[Rubyinstaller-devel] RE: FXRuby and the (new) Ruby Installer for OS X

Curt Hibbs curt at hibbs.com
Mon Aug 16 10:53:10 EDT 2004

Steve, I'm CC'ing Rich Kilmer on this because he's a highly proficient OS X
Ruby developer that may be able to provide some useful feedback (and I don't
think he's on the RubyInstaller-Devel ML)...

The key idea behind the One-Click Ruby Installer is to have a very low
barrier-to-entry for the non-hardcore user, and that this is realized
through a very fast and extremely easy installation. Harcore techies are not
the target audience (they know how to build things from source, and usually
prefer to do their own builds anyway). Our target audience is the much
broader, but less technical user who may not want (or even know about) the
C-based developer toolchain.

On windows the one-click installer is an 11MB download and installs in about
1 minute. If someone wants to try out Ruby on windows, its a no-brainer:
simple and fast to install (just as easy to uninstall). The end-result is a
ready-to-use environment.

If the windows one-click installer required the to first register for a
developer toolset, perform a hundred megabyte download, install the
developer tools, and then run the one-click installer... we would lose our
target audience because most of them would give up and our goal of extending
Ruby to "the masses" would go unrealized.

The hardest of the hard-core Ruby geeks on Windows do their own builds of
Ruby, but a great many professional level Ruby developer's still use the
one-click installer for windows. There have been over 12,000 downloads of
the windows one-click installer from RubyForge. And that's just in the last
six months! Before that the one-click installer was on SourgeForge and I
don't have figures for that. This is solid evidence that we are reaching a
previously unmet need.

Think of our target OS X audience, not as the *nix type geek who is schooled
in the use of C, but rather as the legion of AppleScript users who need
something better (as with windows, hardcore geeks will always roll their
own, but most developers will still prefer a simple one-click installer). We
want to be more like an application, and less like a typical programming
language installation.

We don't want to be just another packaging system. Correct me if I'm wrong,
but a source-based installation is already provided by fink and darwinports.
Duplicating this probably wouldn't sway their hardcore users, and wouldn't
be simple enough to reach our target audience.

A good example/model of this type of binary distribution on OS X might be
TclTk Aqua (http://tcltkaqua.sourceforge.net/).

I think the real questions we should be asking are:

1) What are the roadblocks and/or problems with a binary OS X installer?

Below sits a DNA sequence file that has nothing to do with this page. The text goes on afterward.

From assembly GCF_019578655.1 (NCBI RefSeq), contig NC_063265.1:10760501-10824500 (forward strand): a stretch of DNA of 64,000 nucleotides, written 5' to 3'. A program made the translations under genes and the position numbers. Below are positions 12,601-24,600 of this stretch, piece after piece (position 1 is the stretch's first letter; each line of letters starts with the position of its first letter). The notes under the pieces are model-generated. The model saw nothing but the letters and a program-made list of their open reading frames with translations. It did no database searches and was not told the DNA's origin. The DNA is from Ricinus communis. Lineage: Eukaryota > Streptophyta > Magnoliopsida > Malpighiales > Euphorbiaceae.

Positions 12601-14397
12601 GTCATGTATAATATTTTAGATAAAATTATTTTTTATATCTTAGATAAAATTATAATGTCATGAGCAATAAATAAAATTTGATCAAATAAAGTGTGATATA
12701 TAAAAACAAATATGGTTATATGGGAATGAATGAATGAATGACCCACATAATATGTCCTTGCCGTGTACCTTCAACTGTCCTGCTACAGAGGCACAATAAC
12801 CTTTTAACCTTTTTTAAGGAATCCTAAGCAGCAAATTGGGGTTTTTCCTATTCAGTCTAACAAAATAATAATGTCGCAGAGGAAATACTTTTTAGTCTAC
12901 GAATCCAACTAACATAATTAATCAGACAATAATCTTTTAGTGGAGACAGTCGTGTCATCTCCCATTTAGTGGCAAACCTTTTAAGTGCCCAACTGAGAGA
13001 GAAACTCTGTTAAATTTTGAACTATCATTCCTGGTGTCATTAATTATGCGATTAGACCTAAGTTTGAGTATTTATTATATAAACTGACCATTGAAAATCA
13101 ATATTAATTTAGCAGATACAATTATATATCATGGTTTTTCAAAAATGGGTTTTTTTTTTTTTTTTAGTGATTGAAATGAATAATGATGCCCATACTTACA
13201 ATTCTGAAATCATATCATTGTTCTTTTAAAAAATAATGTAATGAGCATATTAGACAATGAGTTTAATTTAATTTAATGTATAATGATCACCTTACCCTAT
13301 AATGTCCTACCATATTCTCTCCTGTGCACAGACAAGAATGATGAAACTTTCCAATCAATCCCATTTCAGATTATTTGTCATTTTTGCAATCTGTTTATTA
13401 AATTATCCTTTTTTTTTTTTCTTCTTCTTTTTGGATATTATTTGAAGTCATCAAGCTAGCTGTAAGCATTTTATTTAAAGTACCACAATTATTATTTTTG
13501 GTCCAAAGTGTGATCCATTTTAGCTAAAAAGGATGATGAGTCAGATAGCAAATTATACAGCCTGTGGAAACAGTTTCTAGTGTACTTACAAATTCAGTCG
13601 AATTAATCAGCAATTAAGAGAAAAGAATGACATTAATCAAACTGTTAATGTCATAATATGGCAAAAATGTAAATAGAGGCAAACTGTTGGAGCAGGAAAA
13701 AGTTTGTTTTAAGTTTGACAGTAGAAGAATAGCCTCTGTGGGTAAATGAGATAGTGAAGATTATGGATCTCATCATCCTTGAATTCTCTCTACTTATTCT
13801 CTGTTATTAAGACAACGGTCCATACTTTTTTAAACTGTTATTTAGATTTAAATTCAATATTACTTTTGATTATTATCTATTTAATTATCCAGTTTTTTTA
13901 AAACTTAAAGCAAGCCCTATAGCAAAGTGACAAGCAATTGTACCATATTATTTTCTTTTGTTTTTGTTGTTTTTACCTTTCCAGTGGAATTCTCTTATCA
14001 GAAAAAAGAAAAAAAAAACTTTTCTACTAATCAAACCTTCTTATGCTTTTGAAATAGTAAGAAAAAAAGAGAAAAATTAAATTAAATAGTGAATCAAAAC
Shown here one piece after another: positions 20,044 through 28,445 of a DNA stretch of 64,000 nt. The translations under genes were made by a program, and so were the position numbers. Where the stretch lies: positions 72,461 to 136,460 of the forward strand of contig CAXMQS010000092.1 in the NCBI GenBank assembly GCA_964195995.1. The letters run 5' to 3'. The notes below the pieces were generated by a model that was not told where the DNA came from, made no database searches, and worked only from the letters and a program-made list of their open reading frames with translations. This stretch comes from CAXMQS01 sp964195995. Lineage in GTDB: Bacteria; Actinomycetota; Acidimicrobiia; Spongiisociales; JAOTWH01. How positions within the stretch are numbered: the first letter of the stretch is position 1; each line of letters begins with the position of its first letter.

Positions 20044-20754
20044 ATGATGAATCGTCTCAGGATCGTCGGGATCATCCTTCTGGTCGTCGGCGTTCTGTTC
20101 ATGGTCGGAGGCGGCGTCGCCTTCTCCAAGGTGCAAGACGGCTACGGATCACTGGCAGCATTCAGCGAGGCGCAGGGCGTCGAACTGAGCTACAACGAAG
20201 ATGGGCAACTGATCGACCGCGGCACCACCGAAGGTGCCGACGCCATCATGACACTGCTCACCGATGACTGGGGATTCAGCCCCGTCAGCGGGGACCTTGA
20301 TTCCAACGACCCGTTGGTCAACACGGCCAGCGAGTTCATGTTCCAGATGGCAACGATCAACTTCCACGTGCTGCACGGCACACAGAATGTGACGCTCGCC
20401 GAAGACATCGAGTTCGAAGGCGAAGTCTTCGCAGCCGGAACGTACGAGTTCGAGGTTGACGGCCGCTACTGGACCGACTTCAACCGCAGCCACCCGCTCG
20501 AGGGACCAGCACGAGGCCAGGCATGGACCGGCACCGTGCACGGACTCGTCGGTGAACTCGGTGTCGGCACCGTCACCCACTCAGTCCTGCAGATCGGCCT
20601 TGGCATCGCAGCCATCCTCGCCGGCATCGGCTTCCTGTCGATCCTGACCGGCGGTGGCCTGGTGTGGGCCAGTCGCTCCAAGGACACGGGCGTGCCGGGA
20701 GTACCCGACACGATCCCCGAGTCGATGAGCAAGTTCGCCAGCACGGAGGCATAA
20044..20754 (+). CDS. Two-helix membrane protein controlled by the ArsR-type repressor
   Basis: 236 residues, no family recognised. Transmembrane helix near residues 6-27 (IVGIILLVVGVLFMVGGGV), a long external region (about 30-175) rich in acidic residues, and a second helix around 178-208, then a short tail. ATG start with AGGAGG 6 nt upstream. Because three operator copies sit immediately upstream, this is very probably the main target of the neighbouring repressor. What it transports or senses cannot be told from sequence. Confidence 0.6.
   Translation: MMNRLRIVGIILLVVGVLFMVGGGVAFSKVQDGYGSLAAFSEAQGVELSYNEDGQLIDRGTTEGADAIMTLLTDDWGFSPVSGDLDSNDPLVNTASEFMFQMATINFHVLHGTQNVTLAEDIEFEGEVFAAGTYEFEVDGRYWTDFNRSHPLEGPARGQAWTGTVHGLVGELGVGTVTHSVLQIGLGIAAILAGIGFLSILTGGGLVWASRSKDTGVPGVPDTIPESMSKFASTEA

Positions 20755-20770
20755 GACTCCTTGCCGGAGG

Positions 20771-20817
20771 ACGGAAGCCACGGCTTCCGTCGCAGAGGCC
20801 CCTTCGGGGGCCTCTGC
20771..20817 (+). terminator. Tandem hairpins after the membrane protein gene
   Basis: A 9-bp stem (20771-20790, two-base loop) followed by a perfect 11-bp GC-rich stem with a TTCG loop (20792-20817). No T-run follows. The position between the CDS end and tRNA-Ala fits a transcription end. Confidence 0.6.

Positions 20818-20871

2) Do these problems have reasonable solutions that we can live with?

If the answer to #2 is "no", then I guess we would have no choice but to go
with a source-based installer.


   We should probably add RubyCocoa to the list of included extensions.

> -----Original Message-----
> From: Stephen Steiner [mailto:ssteiner at mac.com]
> Sent: Monday, August 16, 2004 6:57 AM
> To: Curt Hibbs
> Cc: RubyInstaller-Devel
> Subject: Re: FXRuby and the (new) Ruby Installer for OS X
> > But, I just can't imagine that installing a commercial app OS X would
> > need
> > to have development tools present to compile source code. How do
> > commercial
> > products for OS X handle this problem?
> Commercial apps are not programming languages.  A commercial app, if
> done
> properly for OS X, is a self contained bundle that can just be dragged
> to the
> Applications folder.  When  things have to be installed all over
> creation (/usr/local/lib,
> /usr/local/bin etc.) things are more complicated.
> > I suppose a hybrid approach is also possible. A VMWare installation on
> > Linux, for example, contains precompiled binaries for the most common
> > target
> > configuration but falls back to building from source when needed. The
> > main
> > problem here is handling build failures in a user friendly manner.
> Yes, build failures are definitely a problem.  The .pkg installer has
> pre and post
> flight scripts but that's about it for error handling.  Perhaps one of
> the other
> installers does more but I'm not familiar with any of them at this
> point.
> > I have to rely on your technical expertise as I am speaking from
> > general
> > knowledge and I am totally ignorant of the technical problems of
> > installing
> > software on OS X.
> OS X == BSD == Linux == Unix, for all intents and purposes when you're
> talking about installing things like Ruby itself.  That's why I favor a
> source
> build: you never know exactly what's there on the system unless you
> compile with it.
> >    Your emails don't seem to be making it to the RubyInstaller-Devel ML
> > (even though I can see you are sending them there). Are you getting any
> > rejection or bounce messages back from mailman?
> >
> Nope, they just don't seem to be making it there for some reason.
> Steve
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